Businessman working late in the office

How public sector organisations can help close the digital skills gap

In today’s online world, it’s increasingly important public sector organisations are able to keep up with the digital transformation curve.

And yet, the sector is struggling. In fact, just 7% of government leaders think their organisation has achieved its digital transformation objectives.

Clearly, this is a problem.

Organisations need to take urgent steps to meet citizen demands. But doing so is where the real challenge lies. The ongoing talent crisis in the UK means there simply aren't enough qualified individuals to support the work that is required – an issue that is only exacerbated as digital transformation accelerates.

So, how do we resolve this?

 

The barriers to public sector progress

A major barrier to progress is the massive digital skills shortage in the public sector, which can be mainly attributed to the ‘Great Resignation’. A new Virgin Media O2 Business report on tech talent found that one of the top reasons for the skills shortage is that people have left and there is no one to replace them (32%).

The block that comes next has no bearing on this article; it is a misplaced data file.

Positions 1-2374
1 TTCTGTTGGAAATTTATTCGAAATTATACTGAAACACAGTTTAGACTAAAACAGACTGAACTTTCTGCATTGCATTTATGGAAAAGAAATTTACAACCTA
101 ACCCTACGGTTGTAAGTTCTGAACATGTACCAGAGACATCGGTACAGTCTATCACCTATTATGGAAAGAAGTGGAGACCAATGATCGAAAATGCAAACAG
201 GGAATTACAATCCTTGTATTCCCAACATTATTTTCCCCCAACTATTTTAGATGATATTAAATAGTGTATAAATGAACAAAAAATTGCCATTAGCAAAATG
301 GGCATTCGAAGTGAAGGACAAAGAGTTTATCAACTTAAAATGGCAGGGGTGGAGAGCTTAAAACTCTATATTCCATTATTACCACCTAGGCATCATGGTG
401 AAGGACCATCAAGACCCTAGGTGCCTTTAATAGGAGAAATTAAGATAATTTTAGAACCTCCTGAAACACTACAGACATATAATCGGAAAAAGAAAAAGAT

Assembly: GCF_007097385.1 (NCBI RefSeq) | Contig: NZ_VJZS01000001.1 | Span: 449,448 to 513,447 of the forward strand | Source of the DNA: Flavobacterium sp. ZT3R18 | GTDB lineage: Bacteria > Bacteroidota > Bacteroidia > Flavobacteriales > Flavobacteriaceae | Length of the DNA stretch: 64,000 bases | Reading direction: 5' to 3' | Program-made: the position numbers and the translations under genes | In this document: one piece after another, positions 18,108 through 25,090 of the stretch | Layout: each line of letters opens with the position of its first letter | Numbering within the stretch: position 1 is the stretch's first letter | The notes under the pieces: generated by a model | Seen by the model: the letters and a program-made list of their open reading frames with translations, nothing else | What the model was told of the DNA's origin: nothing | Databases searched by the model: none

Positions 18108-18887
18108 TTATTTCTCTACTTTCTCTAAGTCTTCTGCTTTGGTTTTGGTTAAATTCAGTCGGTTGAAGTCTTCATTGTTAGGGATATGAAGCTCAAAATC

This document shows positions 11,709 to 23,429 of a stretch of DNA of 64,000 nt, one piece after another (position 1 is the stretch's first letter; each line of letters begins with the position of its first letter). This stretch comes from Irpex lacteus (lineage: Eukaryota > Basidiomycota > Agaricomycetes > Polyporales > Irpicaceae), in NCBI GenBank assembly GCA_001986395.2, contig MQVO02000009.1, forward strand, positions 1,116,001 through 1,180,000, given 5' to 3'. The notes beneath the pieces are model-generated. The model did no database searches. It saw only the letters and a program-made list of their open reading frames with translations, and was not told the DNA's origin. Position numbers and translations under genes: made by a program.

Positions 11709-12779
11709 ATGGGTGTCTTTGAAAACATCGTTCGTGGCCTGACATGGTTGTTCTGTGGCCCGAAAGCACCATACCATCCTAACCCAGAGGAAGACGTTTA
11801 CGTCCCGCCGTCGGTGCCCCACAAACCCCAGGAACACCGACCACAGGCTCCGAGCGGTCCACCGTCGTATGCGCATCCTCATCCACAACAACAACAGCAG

To make matters worse, public sector organisations often struggle to compete in the war for talent. The allure of compensation, flexibility and rapid career advancement make the private sector a more tempting value proposition – creating a growing gap between the sectors.

This digital divide is evident in recent statistics: only 4% of civil servants are in digital roles, while the average throughout private sector organisations is 10%. The disparity is alarming, and a clear sign that action needs to be taken.

So, with all these challenges to consider, how can the public sector take steps to close the gap?

 

Joining forces to develop skills

There is in fact a silver lining to this disparity – the public sector can look to bridge the skills gap by partnering with tech companies that mostly deliver digital solutions to the private sector. This way, they can form an ecosystem of proven suppliers.

It’s this approach that digital workflow solution providers like ServiceNow are looking to implement, by working together with the public sector to provide more opportunities to nurture prospective talent. Whether they’re looking to find a new role or improve their abilities, joint programmes such as Skills Bootcamps part of the Government’s Lifetime Skills Guarantee offer extremely valuable learning experiences.